“Test early, test often, and pay attention to the report for every scrap of information that can help you care for the patient,” concluded Kris.
Financial Disclosure: The authors have no significant financial interest in or other relationship with the manufacturer of any product or provider of any service mentioned in this article.
1. Lindeman NI, Cagle PT, Aisner DL, et al. Updated molecular testing guideline for the selection of lung cancer patients for treatment with targeted tyrosine kinase inhibitors: guideline from the College of American Pathologists, the International Association for the Study of Lung Cancer, and the Association for Molecular Pathology. J Mol Diagn. 2018;20(2):129-159. doi:10.1016/j.jmoldx.2017.11.004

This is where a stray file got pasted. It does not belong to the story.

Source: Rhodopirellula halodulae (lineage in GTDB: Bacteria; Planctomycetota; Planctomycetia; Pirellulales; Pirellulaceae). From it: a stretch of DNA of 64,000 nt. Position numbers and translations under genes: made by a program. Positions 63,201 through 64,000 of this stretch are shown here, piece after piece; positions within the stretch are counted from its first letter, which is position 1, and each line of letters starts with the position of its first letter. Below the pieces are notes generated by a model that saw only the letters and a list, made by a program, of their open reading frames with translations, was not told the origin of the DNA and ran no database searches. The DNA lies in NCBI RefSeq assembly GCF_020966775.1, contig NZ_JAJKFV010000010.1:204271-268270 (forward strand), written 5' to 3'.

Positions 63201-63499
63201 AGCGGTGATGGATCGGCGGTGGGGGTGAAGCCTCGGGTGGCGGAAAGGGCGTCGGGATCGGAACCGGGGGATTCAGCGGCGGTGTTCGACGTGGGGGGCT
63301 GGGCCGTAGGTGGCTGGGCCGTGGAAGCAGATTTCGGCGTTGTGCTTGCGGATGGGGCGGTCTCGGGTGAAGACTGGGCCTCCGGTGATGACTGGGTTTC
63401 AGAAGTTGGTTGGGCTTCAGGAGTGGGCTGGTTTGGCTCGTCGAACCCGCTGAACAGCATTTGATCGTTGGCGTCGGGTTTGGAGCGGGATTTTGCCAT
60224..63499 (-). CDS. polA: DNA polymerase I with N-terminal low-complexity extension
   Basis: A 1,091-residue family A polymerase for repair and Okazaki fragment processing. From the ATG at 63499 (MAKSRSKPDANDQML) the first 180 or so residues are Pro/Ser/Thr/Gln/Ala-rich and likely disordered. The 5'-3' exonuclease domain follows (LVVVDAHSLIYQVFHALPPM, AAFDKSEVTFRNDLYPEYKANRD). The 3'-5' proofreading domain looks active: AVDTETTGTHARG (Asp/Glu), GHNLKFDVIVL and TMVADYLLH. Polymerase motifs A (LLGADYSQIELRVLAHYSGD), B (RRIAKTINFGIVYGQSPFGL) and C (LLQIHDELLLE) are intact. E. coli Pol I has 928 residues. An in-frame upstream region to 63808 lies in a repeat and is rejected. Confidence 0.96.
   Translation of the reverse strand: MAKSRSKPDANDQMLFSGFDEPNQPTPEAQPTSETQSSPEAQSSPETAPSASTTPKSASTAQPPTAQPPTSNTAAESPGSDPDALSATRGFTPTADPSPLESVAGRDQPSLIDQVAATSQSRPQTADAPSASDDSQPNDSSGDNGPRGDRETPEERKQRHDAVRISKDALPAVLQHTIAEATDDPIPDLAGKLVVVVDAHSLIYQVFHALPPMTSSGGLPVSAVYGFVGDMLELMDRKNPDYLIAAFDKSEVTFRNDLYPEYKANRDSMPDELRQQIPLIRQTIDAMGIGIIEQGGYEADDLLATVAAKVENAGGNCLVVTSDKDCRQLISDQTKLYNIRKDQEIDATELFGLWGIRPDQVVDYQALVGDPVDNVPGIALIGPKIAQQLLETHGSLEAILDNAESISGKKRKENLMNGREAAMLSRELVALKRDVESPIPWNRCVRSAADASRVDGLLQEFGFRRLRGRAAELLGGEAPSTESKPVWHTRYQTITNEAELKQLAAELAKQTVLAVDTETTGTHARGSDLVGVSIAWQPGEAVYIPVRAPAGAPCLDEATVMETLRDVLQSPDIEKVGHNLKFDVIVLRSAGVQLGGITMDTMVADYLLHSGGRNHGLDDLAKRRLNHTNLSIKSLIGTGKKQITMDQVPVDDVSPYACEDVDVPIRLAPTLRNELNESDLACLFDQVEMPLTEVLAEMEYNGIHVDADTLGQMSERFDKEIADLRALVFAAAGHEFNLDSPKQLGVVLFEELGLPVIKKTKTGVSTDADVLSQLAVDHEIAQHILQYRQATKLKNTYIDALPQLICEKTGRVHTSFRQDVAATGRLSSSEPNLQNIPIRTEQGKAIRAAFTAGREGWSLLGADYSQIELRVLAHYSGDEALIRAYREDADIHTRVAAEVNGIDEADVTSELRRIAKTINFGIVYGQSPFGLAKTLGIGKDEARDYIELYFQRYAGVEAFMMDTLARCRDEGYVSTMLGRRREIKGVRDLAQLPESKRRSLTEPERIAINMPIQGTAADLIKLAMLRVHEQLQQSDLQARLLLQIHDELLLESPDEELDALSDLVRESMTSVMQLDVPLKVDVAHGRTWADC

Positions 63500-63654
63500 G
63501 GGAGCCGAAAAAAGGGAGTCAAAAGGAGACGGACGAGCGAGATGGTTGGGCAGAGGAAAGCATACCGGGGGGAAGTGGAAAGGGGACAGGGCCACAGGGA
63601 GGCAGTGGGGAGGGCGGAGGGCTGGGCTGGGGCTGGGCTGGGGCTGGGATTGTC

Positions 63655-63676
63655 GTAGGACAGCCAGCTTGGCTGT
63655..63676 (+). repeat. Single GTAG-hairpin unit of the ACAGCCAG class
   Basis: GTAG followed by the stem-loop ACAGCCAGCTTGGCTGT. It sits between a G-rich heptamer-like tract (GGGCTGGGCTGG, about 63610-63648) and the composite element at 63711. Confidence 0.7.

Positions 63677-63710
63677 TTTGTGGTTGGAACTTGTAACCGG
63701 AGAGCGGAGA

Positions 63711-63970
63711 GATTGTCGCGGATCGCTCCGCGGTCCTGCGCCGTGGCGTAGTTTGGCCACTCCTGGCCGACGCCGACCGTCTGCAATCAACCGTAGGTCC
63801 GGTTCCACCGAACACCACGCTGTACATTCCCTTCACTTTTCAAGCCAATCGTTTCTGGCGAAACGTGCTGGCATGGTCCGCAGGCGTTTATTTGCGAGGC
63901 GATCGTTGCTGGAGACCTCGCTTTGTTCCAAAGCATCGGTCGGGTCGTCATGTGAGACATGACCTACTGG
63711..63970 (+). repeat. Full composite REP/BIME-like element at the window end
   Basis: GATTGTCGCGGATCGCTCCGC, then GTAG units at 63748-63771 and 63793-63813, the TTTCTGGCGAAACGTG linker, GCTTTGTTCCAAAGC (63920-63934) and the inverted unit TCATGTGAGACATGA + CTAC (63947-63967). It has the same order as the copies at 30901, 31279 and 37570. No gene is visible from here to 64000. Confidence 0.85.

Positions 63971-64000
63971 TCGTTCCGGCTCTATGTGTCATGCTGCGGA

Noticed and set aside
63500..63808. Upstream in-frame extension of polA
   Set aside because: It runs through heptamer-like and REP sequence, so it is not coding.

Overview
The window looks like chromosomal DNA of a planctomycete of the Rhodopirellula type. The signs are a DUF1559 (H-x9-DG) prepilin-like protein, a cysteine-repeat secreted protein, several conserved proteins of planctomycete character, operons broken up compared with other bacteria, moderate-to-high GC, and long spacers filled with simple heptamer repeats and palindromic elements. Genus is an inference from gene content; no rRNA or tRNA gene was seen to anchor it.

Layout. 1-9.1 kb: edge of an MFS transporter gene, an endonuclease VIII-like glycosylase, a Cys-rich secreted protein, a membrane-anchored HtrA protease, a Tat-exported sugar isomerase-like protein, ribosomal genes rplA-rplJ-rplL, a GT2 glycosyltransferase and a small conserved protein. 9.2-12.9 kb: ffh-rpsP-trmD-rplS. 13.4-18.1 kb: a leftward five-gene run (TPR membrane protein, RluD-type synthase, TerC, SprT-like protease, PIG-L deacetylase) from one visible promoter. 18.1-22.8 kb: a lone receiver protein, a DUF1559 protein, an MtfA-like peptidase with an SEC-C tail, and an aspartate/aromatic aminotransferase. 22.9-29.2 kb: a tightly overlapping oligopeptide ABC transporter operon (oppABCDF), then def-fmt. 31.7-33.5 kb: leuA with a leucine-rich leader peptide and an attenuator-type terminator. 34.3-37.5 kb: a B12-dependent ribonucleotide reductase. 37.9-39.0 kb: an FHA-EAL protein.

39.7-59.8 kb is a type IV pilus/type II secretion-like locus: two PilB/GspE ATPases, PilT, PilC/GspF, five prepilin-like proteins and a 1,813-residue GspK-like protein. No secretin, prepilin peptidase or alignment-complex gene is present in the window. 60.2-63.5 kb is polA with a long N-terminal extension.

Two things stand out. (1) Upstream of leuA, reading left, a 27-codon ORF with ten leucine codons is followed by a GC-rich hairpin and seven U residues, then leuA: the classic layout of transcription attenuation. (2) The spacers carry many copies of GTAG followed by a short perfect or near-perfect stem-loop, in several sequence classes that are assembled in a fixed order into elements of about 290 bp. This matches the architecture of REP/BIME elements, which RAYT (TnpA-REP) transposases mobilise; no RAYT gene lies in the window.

2. Mosele F, Remon J, Mateo J, et al. Recommendations for the use of next-generation sequencing (NGS) for patients with metastatic cancers: a report from the ESMO Precision Medicine Working Group. Ann Oncol. 2020;31(11):1491-1505. doi:10.1016/j.annonc.2020.07.014
3. NCCN. Clinical Practice Guidelines in Oncology. NSCLC cancer, version 3.2021. Accessed February 16, 2021. https://bit.ly/37JItWJ